This is a book that I enjoy reading again and again, about a man's journey across the country with the wolf who has adopted him as a packmate.
Don't get me wrong, there are some flaws. One of the best things about this book is the detail it goes into concerning survival in a post-apocalyptic world. But, it seems to have a lack of balance concerning these details. Sometimes it goes overboard, giving huge amounts of information about things that have nothing to do with the situation. The amount of knowledge that Jeebee happens to have is a bit extreme -- every time he needs to know something in order to survive, it's an amazing coincidence that he just so happened to learn about it, before.
Yet, at the same time, it completely ignores other details that I felt were vital to the story. For example, at one point Jeebee is attacked by a bear. He figures out how to use the nearby river's freezing water to help the massive bruising, he takes antibiotics, makes a crutch out of a tree branch, gets Wolf to bring him food, all these things to survive the ordeal, and yet there is no mention of the need to stitch the wounds closed! His scalp was hanging in front of his eyes, but after he pushes it back in place, there's no mention of it again, not even to describe the huge scar it must have left.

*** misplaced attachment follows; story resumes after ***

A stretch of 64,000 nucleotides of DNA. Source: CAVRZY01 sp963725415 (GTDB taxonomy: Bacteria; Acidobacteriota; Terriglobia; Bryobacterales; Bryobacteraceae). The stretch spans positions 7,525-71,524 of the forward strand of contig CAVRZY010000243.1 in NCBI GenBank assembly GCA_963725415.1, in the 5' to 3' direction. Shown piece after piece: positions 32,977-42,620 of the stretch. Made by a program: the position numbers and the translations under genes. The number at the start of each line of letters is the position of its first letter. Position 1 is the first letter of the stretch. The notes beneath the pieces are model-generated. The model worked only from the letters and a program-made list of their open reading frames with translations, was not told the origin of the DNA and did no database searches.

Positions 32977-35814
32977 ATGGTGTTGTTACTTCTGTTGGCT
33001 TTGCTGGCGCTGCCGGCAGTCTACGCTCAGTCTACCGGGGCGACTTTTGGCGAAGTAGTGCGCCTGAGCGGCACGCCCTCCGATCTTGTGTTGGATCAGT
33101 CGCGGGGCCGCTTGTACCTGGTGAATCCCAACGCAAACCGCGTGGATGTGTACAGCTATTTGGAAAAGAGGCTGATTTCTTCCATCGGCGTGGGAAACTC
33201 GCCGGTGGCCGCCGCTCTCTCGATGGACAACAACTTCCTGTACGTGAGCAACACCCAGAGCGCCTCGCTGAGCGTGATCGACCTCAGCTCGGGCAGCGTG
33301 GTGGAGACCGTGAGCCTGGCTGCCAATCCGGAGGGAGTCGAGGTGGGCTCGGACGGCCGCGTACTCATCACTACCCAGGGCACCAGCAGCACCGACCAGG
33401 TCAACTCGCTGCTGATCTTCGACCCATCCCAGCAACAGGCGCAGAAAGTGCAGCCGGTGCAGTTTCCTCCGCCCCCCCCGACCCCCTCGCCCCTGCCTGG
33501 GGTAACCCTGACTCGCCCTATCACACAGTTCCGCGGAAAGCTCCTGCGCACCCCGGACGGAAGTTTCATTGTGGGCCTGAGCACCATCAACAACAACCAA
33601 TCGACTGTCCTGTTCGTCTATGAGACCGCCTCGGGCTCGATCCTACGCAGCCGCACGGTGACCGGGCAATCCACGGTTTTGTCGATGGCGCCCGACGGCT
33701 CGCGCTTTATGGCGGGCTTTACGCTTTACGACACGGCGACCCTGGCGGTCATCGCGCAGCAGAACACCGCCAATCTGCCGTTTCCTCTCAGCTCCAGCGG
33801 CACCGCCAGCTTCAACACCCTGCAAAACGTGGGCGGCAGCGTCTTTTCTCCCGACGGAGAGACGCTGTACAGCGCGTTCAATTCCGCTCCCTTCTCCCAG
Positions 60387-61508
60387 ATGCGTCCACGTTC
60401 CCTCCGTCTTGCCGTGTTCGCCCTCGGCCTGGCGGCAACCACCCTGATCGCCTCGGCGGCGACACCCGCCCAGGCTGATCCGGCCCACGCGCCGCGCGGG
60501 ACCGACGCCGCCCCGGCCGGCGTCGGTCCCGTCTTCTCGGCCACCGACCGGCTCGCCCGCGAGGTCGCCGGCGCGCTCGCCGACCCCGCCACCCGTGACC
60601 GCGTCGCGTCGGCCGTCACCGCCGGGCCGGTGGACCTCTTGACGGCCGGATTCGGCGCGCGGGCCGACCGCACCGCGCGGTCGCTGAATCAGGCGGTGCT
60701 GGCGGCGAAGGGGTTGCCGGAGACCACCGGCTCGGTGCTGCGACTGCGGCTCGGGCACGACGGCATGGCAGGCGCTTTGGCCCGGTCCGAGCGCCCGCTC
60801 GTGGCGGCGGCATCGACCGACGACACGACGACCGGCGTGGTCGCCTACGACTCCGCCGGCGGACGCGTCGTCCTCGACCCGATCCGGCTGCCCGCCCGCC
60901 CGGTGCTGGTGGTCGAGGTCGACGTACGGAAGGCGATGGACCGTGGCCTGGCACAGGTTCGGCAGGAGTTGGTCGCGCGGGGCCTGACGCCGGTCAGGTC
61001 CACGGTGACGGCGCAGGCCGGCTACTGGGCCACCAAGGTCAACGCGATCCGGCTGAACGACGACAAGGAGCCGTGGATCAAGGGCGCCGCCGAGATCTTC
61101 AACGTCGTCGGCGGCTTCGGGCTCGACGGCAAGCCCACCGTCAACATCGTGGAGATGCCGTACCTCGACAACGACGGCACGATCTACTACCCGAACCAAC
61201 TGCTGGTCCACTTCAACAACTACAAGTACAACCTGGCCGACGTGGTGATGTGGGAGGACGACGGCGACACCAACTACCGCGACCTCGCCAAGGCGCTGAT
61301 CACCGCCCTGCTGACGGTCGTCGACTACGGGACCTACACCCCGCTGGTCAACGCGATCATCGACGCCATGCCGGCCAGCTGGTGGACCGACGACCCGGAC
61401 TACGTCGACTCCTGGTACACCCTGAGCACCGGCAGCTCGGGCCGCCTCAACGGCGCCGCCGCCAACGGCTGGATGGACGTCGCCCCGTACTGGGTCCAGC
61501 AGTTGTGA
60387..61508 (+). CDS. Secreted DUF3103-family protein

No timeframe is given, so that you don't really know when the story takes place. There's no mention of television, or computers, or music, or anything modern that the characters might be missing (aside from electricity and gas). And, it skims over things that I would have found interesting, such as the romance between Jeebee and Merry, and also how she survived, how she dealt with the lack of feminine products, birth control, etc.
Beyond that, it is an excellent story. It covers a lot of ground, goes into a lot of detail about survival. I wish there was a sequel, to tell the further adventures of Jeebee, Merry, and Wolf!